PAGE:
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Posts Tagged Obama administration
EFF recently received dozens of pages of documents in response to a FOIA request we submitted about Operation Choke Point, a Department of Justice project to pressure banks and financial institutions into cutting off service to certain businesses. Unfortunately, the response from the Department of Justice leaves many questions unanswered.
EFF has been tracking instances of financial censorship for years to identify how online speech is indirectly silenced or intimidated by shuttering bank accounts, donation platforms, and other financial institutions. The Wall Street Journal wrote about the Justice Department’s controversial and secretive campaign against financial institutions in 2013, and one Justice Department official quoted in the article stated:
From The Daily Caller:
Georgian IT specialists traced 10 such scans back to a DHS IP address. DHS officials confirmed the attacks came from an unnamed contractor attached to the Federal Law Enforcement Training Center in Glynco, Georgia, a part of DHS.
FLETCO officials have refuse to identify the contractor and the agency did not respond to a DCNF inquiry about the intrusions.
Lawyers for the Justice Department on Monday filed a motion in federal court in Phoenix to drop the case against the arms dealer, an American named Marc Turi, whose lawyers also signed the motion.
The deal averts a trial that threatened to cast additional scrutiny on Hillary Clinton’s private emails as Secretary of State, and to expose reported Central Intelligence Agency attempts to arm rebels fighting Libyan leader Moammar Qadhafi.
From Fox News:
From Ars Technica:
In a 2-1 decision, the 5th Circuit Court of Appeals was not persuaded that Defense Distributed’s right to free speech under the First Amendment outweighs national security concerns.
Ordinarily, of course, the protection of constitutional rights would be the highest public interest at issue in a case. That is not necessarily true here, however, because the State Department has asserted a very strong public interest in national defense and national security. Indeed, the State Department’s stated interest in preventing foreign nationals—including all manner of enemies of this country—from obtaining technical data on how to produce weapons and weapon parts is not merely tangentially related to national defense and national security; it lies squarely within that interest.
From the Department of Defense:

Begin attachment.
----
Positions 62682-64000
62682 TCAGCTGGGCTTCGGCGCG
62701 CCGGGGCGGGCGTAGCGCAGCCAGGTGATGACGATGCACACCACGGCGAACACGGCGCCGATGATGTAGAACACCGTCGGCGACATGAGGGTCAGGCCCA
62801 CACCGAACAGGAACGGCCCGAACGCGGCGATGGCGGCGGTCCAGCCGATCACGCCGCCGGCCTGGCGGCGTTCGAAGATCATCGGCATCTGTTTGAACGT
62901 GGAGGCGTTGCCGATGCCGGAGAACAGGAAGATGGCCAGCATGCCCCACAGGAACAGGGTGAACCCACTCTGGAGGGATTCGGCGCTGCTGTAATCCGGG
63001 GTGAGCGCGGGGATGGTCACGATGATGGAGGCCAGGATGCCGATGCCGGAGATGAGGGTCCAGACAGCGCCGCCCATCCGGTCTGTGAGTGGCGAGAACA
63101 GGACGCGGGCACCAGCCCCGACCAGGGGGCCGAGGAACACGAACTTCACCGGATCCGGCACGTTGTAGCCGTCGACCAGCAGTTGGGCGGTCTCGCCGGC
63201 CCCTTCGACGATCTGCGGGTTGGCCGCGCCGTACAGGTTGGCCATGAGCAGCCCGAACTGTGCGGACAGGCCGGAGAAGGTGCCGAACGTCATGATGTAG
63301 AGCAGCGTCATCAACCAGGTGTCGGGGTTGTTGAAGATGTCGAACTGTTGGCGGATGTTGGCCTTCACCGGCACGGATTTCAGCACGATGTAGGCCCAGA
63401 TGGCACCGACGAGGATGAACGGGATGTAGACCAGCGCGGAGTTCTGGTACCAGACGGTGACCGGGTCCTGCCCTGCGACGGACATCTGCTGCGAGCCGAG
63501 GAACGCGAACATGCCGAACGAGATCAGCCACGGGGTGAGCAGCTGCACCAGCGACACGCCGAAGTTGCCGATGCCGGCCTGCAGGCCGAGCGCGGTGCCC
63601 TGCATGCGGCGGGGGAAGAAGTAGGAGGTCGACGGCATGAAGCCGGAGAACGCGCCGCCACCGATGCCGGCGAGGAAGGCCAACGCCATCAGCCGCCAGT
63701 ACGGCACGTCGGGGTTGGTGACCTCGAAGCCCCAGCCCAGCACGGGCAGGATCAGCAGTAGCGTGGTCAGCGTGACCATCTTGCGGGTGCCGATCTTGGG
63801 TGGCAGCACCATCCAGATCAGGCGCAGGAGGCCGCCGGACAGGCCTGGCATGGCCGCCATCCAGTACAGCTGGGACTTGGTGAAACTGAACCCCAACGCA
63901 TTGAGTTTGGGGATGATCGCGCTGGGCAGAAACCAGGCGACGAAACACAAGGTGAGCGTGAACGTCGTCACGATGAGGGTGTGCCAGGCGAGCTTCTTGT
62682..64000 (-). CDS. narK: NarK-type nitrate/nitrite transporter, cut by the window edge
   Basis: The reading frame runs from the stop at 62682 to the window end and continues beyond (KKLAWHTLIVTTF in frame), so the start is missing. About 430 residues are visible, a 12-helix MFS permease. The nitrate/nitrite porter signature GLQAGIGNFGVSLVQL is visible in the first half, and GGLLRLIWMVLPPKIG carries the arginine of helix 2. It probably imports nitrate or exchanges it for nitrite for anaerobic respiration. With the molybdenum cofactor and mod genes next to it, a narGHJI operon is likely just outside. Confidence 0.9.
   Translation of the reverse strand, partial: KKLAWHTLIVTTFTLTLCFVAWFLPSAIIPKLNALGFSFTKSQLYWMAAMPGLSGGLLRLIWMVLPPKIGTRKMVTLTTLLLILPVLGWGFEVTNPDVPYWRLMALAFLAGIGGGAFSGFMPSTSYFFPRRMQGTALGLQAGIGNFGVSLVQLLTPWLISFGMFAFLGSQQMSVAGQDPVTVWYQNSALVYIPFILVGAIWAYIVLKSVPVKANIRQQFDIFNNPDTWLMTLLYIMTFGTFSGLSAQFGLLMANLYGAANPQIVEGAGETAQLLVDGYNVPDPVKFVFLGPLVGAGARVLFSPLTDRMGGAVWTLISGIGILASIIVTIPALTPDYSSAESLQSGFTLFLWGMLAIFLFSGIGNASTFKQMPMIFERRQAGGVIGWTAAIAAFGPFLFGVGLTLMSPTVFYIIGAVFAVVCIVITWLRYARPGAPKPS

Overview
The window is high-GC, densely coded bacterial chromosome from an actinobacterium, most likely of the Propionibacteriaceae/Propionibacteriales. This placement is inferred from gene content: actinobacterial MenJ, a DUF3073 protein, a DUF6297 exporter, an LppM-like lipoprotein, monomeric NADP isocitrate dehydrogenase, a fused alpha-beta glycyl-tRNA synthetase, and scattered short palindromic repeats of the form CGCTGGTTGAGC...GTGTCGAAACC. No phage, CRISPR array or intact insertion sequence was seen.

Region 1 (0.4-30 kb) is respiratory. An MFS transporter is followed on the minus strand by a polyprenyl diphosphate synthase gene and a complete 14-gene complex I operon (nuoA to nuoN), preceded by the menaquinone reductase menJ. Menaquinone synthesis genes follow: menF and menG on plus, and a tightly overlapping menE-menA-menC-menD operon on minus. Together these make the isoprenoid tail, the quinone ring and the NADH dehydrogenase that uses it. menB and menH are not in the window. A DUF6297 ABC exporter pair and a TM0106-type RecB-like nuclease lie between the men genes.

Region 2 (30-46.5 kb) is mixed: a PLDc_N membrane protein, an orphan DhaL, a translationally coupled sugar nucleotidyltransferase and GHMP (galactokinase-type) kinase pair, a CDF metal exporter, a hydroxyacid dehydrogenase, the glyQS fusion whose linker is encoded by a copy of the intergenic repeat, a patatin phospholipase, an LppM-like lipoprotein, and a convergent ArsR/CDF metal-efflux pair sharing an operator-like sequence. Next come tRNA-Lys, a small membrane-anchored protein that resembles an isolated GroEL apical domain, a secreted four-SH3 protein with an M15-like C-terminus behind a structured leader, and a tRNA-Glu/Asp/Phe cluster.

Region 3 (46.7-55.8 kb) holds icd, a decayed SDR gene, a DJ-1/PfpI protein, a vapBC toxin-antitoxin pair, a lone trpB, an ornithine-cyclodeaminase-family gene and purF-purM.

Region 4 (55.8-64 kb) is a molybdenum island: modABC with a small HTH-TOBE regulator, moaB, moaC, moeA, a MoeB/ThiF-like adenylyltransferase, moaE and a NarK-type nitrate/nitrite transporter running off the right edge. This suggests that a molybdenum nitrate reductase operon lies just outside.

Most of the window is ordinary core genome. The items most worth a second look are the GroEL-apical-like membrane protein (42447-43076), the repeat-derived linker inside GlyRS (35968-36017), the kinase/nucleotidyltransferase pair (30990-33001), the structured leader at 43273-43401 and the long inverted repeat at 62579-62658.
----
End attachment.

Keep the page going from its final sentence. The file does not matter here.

On Aug. 20, 2015, the Periodic Review Board consisting of representatives from the Departments of Defense, Homeland Security, Justice, and State; the Joint Chiefs of Staff, and the Office of the Director of National Intelligence determined continued law of war detention of Umar does not remain necessary to protect against a continuing significant threat to the security of the United States. As a result of that review, which examined a number of factors, including security issues, Umar was recommended for transfer by consensus of the six departments and agencies comprising the Periodic Review Board. The Periodic Review Board process was established by the president’s March 7, 2011 Executive Order 13567.
From Media Research Center:
From The Hill:
Just before that Christmas Day attack, in early November 2009, I was ordered by my superiors at the Department of Homeland Security to delete or modify several hundred records of individuals tied to designated Islamist terror groups like Hamas from the important federal database, the Treasury Enforcement Communications System (TECS). These types of records are the basis for any ability to “connect dots.” Every day, DHS Customs and Border Protection officers watch entering and exiting many individuals associated with known terrorist affiliations, then look for patterns. Enforcing a political scrubbing of records of Muslims greatly affected our ability to do that. Even worse, going forward, my colleagues and I were prohibited from entering pertinent information into the database.
From The Washington Post:
Vice Adm. Ted “Twig” Branch has been barred from reading, seeing or hearing classified information since November 2013, when the Navy learned from the Justice Department that his name had surfaced in a giant corruption investigation involving a foreign defense contractor and scores of Navy personnel.
Some critics have questioned how smart it is for the Navy to retain an intelligence chief with such limitations, for so long, especially at a time when the Pentagon is confronted by crises in the Middle East, the South China Sea, the Korean Peninsula and other hotspots.
From The Washington Post:
One can hear the disbelief in capitals from Washington to London to Berlin to Ankara and beyond. How can Vladimir Putin, with a sinking economy and a second-rate military, continually dictate the course of geopolitical events? Whether it’s in Ukraine or Syria, the Russian president seems always to have the upper hand.